What is Celiac Disease?
Celiac Disease (“Celiac”) is a disease of the digestive system that damages the small intestine and interferes with the absorption of nutrients from foods. It is one of the most common diagnosed autoimmune disorders. Fortunately, more research on the disease is coming to light which involves. In my risk analysis, you’ll learn that certain viruses are the cause of Celiac with a genetic influence in 95 percent of people with Celiac.
Cause or Possible Cause of Celiac Disease
Celiac results from an immune reaction to gluten which is a protein substance presently found in cereal grains such as wheat, barley, and rye. It is the most severe form of gluten intolerance. Studies have shown Celiac to be linked to viruses in the gut, especially enteroviruses and reoviruses. Longitudinal studies have also determined childhood infections of rotavirus (one of 9 reovirus genera) lead to Celiac. For children diagnosed with Celiac under the age of two, studies reveal a strong susceptibility due to contracting respiratory syncytial virus (RSV) or any viral bronchiolitis infection.
What Celiac Disease Does to the Body
When gluten-filled foods are eaten, an inflammatory response occurs in the small intestine which damage tissues. The result is an impaired ability to absorb nutrients from food which can cause malnutrition. While the small intestine can suffer extensive damage, the inflammatory response also triggers numerous symptoms. In fact, there are more than 300 symptoms of Celiac reported. However, there may not be any symptoms at all, though intestinal damage will occur if gluten is ingested.
The most common symptoms of Celiac relate to the improper absorption of food in the gastrointestinal system. These symptoms may include abdominal bloating and pain, chronic diarrhea, vomiting, constipation, and pale, foul-smelling, or fatty stool.
Other common symptoms of Celiac include anxiety or depression, fatigue, irritability, headaches or migraines, tingling or numbness, pale mouth sores, discolored teeth, joint pain, thin bones, itchy skin rash (dermatitis herpetiformis), anemia, infertility, delayed growth in children, and poor weight gain.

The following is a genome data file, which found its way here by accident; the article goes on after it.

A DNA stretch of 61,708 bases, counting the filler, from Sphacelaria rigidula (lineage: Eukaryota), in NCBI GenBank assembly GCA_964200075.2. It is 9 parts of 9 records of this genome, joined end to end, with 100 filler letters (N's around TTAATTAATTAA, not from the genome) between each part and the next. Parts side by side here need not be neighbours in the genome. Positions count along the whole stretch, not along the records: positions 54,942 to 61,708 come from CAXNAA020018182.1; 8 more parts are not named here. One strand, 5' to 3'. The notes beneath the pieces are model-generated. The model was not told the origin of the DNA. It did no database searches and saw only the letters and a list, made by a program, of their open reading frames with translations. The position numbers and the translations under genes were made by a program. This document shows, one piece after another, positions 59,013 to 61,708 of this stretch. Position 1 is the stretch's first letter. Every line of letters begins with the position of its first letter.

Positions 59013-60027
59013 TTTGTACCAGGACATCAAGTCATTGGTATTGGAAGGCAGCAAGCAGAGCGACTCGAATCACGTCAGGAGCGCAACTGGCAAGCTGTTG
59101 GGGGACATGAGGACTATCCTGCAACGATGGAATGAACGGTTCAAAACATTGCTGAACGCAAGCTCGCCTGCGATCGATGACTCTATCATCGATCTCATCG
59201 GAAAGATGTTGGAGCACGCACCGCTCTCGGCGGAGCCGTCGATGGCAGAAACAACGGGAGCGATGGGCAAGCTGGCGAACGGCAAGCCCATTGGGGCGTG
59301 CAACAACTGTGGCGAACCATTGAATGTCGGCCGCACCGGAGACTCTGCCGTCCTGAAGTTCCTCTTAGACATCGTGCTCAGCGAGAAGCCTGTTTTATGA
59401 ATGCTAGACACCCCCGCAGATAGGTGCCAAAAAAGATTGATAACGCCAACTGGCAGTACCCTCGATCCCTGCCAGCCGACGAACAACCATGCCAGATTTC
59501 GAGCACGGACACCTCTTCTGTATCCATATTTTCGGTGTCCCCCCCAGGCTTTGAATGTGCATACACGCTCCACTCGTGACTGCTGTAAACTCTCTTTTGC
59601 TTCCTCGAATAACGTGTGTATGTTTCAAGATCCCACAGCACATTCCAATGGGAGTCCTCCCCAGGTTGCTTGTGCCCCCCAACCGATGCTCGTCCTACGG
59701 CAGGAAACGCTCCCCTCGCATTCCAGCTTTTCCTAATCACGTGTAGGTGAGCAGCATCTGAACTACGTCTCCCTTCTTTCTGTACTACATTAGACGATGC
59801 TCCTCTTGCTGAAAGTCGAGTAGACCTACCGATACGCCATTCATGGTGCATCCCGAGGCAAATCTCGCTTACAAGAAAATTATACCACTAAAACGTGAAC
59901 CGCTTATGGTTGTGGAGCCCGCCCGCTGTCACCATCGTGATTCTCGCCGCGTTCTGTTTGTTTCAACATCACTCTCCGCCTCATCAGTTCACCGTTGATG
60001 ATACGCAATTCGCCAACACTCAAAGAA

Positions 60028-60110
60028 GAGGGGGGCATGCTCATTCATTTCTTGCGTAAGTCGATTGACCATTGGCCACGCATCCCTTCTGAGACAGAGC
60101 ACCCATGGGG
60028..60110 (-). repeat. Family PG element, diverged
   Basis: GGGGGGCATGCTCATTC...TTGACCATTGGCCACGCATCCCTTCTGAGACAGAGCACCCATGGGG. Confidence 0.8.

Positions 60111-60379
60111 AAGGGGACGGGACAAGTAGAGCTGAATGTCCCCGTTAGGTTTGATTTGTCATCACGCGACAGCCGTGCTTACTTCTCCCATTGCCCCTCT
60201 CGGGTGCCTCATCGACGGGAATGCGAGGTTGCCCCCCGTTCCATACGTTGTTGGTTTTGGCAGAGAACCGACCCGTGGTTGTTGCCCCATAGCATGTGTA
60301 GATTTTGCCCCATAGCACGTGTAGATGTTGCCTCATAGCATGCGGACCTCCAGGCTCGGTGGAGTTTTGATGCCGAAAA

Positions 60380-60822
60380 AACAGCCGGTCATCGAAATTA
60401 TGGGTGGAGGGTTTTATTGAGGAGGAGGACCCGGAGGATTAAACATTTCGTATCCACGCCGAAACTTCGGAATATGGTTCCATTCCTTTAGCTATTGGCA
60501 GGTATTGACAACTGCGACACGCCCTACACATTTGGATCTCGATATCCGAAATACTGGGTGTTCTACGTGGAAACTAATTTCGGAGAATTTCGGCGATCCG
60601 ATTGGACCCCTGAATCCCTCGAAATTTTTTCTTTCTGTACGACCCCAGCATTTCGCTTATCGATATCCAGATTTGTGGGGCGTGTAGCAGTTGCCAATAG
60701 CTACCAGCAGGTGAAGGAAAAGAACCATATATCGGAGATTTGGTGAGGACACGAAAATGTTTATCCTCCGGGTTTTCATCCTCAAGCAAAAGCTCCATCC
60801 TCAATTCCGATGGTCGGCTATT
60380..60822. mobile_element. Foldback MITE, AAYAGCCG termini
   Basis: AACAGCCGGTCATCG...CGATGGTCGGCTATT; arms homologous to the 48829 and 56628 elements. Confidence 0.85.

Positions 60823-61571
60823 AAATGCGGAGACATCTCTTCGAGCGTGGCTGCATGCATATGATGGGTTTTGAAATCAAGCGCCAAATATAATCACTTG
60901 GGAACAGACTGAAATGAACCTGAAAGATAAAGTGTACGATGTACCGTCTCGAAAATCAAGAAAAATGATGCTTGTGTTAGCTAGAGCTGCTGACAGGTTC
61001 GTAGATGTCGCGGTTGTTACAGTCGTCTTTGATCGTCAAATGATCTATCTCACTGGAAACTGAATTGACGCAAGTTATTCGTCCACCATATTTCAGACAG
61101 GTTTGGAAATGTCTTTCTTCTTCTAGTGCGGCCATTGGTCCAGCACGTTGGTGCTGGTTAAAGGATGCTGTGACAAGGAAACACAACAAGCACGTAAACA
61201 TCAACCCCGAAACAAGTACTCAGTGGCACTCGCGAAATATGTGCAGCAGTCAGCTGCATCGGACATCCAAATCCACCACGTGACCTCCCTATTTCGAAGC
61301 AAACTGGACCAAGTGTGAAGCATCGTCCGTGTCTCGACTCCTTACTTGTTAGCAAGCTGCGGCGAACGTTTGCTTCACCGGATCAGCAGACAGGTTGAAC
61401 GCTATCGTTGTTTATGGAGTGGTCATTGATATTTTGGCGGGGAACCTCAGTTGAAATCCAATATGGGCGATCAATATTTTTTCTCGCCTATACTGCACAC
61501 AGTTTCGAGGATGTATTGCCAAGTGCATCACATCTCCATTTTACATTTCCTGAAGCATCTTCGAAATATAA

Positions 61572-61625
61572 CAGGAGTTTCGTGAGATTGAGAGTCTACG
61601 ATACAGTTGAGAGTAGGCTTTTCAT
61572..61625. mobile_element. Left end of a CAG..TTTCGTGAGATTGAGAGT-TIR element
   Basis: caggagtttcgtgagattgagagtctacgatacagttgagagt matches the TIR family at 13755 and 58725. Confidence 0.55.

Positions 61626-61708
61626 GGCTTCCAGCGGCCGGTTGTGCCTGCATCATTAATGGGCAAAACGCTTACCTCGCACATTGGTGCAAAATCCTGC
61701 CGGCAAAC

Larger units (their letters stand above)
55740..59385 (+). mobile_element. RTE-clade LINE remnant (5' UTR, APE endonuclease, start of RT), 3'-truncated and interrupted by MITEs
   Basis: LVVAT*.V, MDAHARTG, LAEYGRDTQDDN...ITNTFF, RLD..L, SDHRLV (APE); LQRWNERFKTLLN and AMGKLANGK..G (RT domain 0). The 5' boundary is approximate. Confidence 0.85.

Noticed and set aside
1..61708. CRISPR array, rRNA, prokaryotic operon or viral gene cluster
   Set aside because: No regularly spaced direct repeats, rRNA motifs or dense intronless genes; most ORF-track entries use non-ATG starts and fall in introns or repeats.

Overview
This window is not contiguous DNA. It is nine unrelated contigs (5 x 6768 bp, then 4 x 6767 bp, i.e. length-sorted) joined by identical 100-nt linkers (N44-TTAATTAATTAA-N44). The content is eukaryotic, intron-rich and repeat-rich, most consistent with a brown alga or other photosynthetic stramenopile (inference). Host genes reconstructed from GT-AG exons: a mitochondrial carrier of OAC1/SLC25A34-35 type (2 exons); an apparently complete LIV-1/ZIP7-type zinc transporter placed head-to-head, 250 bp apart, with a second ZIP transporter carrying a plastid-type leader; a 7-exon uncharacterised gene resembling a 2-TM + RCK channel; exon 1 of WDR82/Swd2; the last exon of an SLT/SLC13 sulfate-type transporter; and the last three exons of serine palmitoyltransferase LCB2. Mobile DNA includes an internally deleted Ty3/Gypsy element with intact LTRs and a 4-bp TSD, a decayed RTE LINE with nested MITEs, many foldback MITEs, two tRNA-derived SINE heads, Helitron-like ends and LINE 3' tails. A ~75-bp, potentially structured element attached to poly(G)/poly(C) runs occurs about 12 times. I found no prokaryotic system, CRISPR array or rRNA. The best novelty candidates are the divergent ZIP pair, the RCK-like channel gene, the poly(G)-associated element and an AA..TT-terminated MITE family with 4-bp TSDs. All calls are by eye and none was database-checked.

What Happens as Celiac Disease Progresses
If Celiac is left untreated, adverse health consequences and increased mortality is a result. There is an increased risk for malignancies such as small bowel adenocarcinoma, cancer of esophagus, B-cell and T-cell non-Hodgkin lymphomas, and especially T-cell lymphomas. Occurrence of thyroid epithelial cancer is 2.5-fold in people with Celiac.
Aside from cancer, severe conditions are associated with Celiac if left untreated:
Risk Influence for Celiac Disease
Celiac has a genetic basis and can run in families. However, the pattern of inheritance in complicated. The type of inheritance pattern is multifactorial (caused by many factors including genetic and environmental). Because Celiac has a hereditary influence, close relatives have a higher risk of being affected with the condition. The chance of a first degree relative having the Celiac is 10 percent. About 95 percent of people with Celiac have the HLA-DQ2 gene, and the majority of the remaining five percent have the HLA-DQ8 gene. Both HLA-DQ2 and HLA-DQ8 are the requisite genes for Celiac.
Treatment for Celiac
The only current treatment for Celiac is a lifelong gluten-free diet. There is no pharmaceutical treatment.
While my risk analysis does factor in viruses and genetic influences, another element to be discussed later is “genetically modified foods,” also known as “GMOs.” Because Celiac isn’t the only disease that GMOs affect, it is a topic that needs to be discussed in its own article.